I've always felt a kinship with my redheaded great-grandmother, but probably need to apologize to her someday for using her name for my ebay identity. Plus she hated having a birthday on April Fool's, so it's not ideal to be celebrating it today either! She had an amazing adventure as a young mother serving a mission in New Zealand.
|I think Eulalia looks like Anne of Green Gables here--her husband kept this one in his wallet|
|Sorensen family c. 1900|
Eulalia is right in the middle in a sailor dress--
as a child I used to look at this portrait on my grandmother's wall and
feel such a connection with that other young redhead
Imagine being the 10th baby born into a family! Little red-headed Eulalia had four older brothers (the oldest one was already 20 years old) and five older sisters when she was born. They were a very close-knit, happy family. Her big sister Minnie sewed beautiful dresses for her and the two other little girls in the family, so they called her their “fairy godmother.”
Lalia’s parents had come across the plains as pioneers; her father Isaac was 17 and her mother Mary was 12 when they left Denmark. They were true to the gospel and worked hard to make a good life in Utah. Many of their neighbors were also from Denmark and celebrated May Day with a special Maypole dance and party.
Lalia went to the Brigham Young College in Logan and became a grade school teacher. Not many girls went to college in those days. She taught school for two years, then she married John Shaw Welch. They were happy newlyweds in Idaho, and before long had a baby girl named Edith.
|passport picture for New Zealand--John, Edith, Eulalia|
When Edith was only 2 years old, Eulalia and her husband were called by the church to go to far-away New Zealand for a mission. John went to teach the native Maori people how to farm better, and both of them taught the gospel. Lalia also taught English lessons, child care and cooking, and played the piano for church and the school orchestra. How different it was to be where Christmas came in the summer! It was hard work in a strange place, and they didn’t see their families for three long years. But she loved the people there, and saw many miracles, including the healing of her husband.
When Edith was almost four, Lalia gave birth to a fine little boy. Sadly, he developed breathing problems and died only four days later. He was buried in New Zealand, but when the family returned to Utah, they brought the baby’s little casket with them on the long ship voyage and buried him near their home.
Eulalia had two more sons and a daughter: John, Bob, and Julie. She loved her own children as she had loved her siblings. She especially adored her grandchildren, and always asked them to play the piano or read for her. Sometimes one of her grandchildren would get to come and stay for a week alone with her. They played “Old Maid” and “I Doubt It” (Lalia was a pretty good “liar” in that card game) and watched TV programs together. She sewed on an old treadle sewing machine and made new flannel pajamas for the grandchildren for Christmas. And every year, when their birthdays came, they would get a card with a $1 bill inside.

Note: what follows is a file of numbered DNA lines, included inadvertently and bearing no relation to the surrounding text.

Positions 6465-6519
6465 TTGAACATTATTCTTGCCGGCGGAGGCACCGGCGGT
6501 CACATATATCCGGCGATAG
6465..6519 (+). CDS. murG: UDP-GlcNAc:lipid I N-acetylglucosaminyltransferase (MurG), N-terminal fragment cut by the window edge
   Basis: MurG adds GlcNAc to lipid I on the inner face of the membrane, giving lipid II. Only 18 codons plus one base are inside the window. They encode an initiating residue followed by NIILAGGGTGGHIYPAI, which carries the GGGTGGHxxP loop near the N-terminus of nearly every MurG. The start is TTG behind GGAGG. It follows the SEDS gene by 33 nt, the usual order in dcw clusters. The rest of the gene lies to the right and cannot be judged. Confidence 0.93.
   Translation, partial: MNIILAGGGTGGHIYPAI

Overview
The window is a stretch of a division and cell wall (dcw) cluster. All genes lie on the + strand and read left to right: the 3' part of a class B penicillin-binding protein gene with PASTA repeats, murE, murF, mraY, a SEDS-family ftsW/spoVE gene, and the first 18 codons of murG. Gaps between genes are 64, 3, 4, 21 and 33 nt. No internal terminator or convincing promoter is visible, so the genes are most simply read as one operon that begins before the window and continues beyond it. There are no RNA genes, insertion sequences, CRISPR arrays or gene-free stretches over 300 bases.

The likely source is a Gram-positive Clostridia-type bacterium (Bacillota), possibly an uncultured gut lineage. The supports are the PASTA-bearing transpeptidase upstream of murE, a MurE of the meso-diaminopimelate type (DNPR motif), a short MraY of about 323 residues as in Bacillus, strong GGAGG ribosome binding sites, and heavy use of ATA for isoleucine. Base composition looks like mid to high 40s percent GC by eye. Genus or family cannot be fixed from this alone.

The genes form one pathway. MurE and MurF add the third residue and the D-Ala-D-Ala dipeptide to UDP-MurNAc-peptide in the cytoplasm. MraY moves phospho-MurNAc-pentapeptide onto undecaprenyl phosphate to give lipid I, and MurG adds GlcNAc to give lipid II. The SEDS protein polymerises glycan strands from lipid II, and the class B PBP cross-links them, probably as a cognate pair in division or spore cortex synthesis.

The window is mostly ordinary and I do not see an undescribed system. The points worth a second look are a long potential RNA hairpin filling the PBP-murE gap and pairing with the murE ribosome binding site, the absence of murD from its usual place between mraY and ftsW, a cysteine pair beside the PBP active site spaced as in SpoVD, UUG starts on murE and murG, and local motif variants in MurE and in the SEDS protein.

Her husband died when she was only 58 years old, so Eulalia lived almost 20 years as a widow in Logan. Her happiest times were when her children and grandchildren would come to visit in the summer. She would cook nice meals and let the kids play old records on the Victrola. She never stopped loving to read and write poetry, go to the temple, and write letters.
It was sad for Lalia that her husband and ten siblings all died before she did. They had all been best friends. She even wrote a poem after her last sister, Olive, died:
The Last Leaf
A family of eleven
We were close---
We stayed together
Down through all the years
And shared the others’
worries, joys and fears.
From seven girls we
Dwindled down to two
And although we were saddened
Left to do—
The many things that
Only loved ones do.
I didn’t mind so much
When there were two.
When she died at 77 years of age, there was certainly a happy reunion in the spirit world. At last all the Sorensen clan was back together. Won’t she be pleased someday to meet her great- and great-great-grand-children, including a few redheads!
Here's a recipe of Eulalia's for Danish Dumplings:
Scald 1 pint milk and put in 2 slices stale bread, 4 t. butter. 1 t. salt. Stir in 1 c. flour, remove from heat and stir in 2 eggs.